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7023: The Haiti Mess (fwd)

From: nozier <nozier@tradewind.net>

 Union-Tribune Editorial ___     The Haiti Mess_
U.S. intervention accomplished little February 12, 2001

 Jean Bertrand Aristide, the radical ex-priest rescued by America's 1994

 intervention in Haiti, is back in his Caribbean country's presidential
 Aristide took the oath of office last week in an inaugural ceremony
 boycotted by the nations trying to help Haiti, including the United
 Aristide, it turns out, isn't the democrat the Clinton administration
said he was
 when it sent 23,000 U.S. troops to Haiti six years ago. That
 removed a military dictatorship and reversed the coup that ousted
 after his first election in 1990. Nor is Aristide's Lavalas political
 any acceptable model of democracy. Lavalas effectively rigged Haiti's
 parliamentary and presidential elections in 2000, which resulted in
 return to power.
 Confused? So was a U.S. policy that mistook the rabble-rousing Aristide
 the battered cause of democracy in Haiti. Six years and $3 billion in
 taxpayer funds later, it's worth asking what has been achieved.
 Haiti's economy remains the shambles it has been for years. If reliable

 statistics were kept, the jobless rate would be 60 percent or more.
 Deforestation has ruined the country's agriculture. There have been no
 economic reforms essential to foreign investment. The only growth
industry is
 narco-trafficking. Cocaine shipped from Colombia through Haiti is now
 country's major industry.
 As for human rights, Lavalas intimidates the political opposition and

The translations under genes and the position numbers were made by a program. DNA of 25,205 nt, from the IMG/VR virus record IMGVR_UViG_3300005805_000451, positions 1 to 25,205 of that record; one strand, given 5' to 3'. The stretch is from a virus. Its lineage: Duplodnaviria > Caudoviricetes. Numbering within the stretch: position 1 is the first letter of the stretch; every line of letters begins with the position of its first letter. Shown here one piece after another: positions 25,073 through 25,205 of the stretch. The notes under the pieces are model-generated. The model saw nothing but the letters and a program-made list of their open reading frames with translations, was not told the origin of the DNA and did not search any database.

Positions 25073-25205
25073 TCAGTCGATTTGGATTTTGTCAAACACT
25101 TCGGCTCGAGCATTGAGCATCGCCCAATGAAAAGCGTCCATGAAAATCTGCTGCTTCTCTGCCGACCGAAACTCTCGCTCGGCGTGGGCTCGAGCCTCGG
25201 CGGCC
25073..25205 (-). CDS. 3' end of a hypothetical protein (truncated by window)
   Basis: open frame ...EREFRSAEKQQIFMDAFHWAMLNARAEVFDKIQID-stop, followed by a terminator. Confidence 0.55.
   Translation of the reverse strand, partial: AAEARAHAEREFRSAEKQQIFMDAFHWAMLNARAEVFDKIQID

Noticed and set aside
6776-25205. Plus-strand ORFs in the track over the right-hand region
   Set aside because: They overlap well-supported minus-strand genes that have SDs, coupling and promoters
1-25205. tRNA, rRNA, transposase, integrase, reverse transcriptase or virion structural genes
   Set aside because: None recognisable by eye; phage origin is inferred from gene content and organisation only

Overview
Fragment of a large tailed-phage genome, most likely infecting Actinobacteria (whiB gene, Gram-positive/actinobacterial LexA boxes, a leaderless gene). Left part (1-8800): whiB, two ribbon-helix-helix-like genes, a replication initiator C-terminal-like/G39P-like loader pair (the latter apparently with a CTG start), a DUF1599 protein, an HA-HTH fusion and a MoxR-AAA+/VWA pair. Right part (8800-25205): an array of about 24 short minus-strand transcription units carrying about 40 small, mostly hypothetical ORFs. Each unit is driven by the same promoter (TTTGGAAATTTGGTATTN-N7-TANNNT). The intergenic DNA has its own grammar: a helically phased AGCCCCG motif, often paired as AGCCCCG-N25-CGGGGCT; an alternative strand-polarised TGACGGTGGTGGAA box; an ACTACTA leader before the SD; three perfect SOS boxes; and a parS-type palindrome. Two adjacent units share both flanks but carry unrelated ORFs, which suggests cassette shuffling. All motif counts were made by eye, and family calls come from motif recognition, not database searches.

anyone who would challenge Aristide. Political killings, mostly of
 figures, are unsolved. The justice system, on which the United States
and the
 United Nations lavished millions of dollars in aid, is all but
nonexistent. Haiti's
 civilian police, also a priority project of aid donors like the United
States and
 Canada, are no less corrupt, brutal and ineffective than they ever
 In short, what was achieved in Haiti by the entire U.S.-led
 intervention was tragically, pathetically little. The Bush
administration now inherits this catastrophe, a monument to the folly of
mistaken nation building.
 Aristide, frightened by the prospect of aid cutoffs that could
eliminate 70
 percent of Haiti's income, is promising a new list of political and
 reforms. The Bush administration must insist that these be implemented
 enforced, to whatever extent the Haitian authorities can manage.
 This is Haiti's last chance to avoid a civic collapse that would send
new waves
 of refugees fleeing the country, many bound for Florida. It's also
 Washington's last chance to salvage something in Haiti from the Clinton
 of nation building gone wrong.